Mitochondrial Gene May Protect Against Alzheimer’s, Other Aging-related Diseases, Study Reports

Mitochondrial Gene May Protect Against Alzheimer’s, Other Aging-related Diseases, Study Reports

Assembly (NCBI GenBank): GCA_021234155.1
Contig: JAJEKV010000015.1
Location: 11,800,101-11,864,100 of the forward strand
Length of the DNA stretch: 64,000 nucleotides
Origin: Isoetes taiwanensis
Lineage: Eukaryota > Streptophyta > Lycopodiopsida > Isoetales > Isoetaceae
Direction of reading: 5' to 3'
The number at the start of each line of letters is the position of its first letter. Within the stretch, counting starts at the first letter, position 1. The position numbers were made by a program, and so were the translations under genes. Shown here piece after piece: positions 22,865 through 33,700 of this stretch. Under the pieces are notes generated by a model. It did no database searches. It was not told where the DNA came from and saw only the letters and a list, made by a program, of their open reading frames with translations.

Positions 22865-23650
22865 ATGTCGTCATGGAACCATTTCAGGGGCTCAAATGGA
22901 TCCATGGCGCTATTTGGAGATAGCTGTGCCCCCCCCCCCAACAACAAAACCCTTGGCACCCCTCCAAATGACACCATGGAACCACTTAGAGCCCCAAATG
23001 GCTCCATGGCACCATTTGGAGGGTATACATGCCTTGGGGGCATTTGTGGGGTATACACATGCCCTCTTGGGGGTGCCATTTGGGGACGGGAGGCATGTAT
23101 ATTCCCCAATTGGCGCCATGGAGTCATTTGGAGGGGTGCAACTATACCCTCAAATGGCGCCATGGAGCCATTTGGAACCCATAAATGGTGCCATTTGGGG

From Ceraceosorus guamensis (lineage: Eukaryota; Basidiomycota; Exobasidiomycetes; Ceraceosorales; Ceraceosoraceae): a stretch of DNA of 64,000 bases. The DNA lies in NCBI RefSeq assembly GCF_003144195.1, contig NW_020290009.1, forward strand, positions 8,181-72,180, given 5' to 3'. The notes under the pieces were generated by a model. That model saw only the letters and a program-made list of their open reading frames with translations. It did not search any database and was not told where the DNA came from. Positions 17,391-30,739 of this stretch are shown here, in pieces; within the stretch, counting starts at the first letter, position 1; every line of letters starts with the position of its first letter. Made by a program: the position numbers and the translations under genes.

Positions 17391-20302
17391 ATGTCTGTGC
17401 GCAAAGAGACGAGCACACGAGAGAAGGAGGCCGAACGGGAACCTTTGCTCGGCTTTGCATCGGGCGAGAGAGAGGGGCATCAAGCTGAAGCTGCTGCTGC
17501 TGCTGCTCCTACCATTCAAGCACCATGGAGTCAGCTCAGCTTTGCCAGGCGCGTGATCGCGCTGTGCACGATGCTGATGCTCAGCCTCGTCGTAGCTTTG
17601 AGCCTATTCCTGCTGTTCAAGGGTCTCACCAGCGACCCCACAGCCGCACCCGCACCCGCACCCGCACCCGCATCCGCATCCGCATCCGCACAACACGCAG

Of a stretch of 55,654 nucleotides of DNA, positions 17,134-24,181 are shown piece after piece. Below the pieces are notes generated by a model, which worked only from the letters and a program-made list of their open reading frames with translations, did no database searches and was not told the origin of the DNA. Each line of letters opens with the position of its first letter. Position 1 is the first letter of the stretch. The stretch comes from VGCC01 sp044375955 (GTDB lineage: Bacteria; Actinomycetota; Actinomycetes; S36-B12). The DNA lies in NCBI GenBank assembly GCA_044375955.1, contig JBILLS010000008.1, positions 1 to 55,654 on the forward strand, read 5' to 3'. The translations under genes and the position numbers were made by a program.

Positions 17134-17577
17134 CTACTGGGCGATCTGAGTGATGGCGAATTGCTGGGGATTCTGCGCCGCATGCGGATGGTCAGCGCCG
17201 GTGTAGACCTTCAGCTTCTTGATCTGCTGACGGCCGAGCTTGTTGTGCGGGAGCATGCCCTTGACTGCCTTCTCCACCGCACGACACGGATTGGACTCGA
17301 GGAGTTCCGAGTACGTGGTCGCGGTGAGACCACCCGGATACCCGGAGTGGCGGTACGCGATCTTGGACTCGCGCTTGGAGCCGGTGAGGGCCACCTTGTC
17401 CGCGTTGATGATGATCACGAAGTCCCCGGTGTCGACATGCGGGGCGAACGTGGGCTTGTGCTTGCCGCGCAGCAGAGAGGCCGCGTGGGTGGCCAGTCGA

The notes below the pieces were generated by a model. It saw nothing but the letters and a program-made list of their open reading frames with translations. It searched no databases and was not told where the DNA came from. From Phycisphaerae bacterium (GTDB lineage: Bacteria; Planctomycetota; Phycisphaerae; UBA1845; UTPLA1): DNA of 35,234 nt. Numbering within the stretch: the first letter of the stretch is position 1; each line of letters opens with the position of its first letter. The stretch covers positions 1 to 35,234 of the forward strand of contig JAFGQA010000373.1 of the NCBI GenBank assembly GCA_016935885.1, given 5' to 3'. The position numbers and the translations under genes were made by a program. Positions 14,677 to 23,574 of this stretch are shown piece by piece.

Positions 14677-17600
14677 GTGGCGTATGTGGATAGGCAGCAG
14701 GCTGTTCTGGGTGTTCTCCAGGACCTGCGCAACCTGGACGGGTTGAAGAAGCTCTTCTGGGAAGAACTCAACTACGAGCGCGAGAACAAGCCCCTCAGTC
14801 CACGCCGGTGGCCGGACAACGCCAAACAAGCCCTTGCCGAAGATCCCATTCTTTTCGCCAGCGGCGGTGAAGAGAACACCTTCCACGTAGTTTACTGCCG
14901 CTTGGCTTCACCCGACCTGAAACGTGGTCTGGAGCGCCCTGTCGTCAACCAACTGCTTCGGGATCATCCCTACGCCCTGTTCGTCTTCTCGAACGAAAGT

A previously unknown genetic risk factor for Alzheimer’s disease and related dementias has been uncovered. The culprit, known as humanin, is a neuroprotective factor known to decrease with age. It can protect brain cells from accumulating amyloid beta — a key player in the development of Alzheimer’s disease. "Because of the beneficial effects of humanin, a decrease in circulating levels could lead to an increase in several different diseases of aging, particularly in dementia," Pinchas Cohen, MD, dean of the USC Leonard Davis School of Gerontology and one of the scientists who discovered humanin 15 years ago, said in a press release. The study, "Humanin Prevents Age-Related Cognitive Decline in Mice and is Associated with Improved Cognitive Age in Humans," was published in the journal Scientific Reports. Humanin is a naturally occurring peptide, or small protein, produced by mitochondria, which are the small cellular organelles that provide energy to cells. It is specifically encoded within the mitochondrial genome, which is independent and differs from the nuclear genome,which is present in the nucleus of each cell and contains most of our genetic information. Humanin has been shown to be neuroprotective in multiple studies, both in cellular and animal models. The importance of the mitochondria in the development of Alzheimer’s disease is becoming more apparent, and evidence suggests that humanin can protect against amyloid-be
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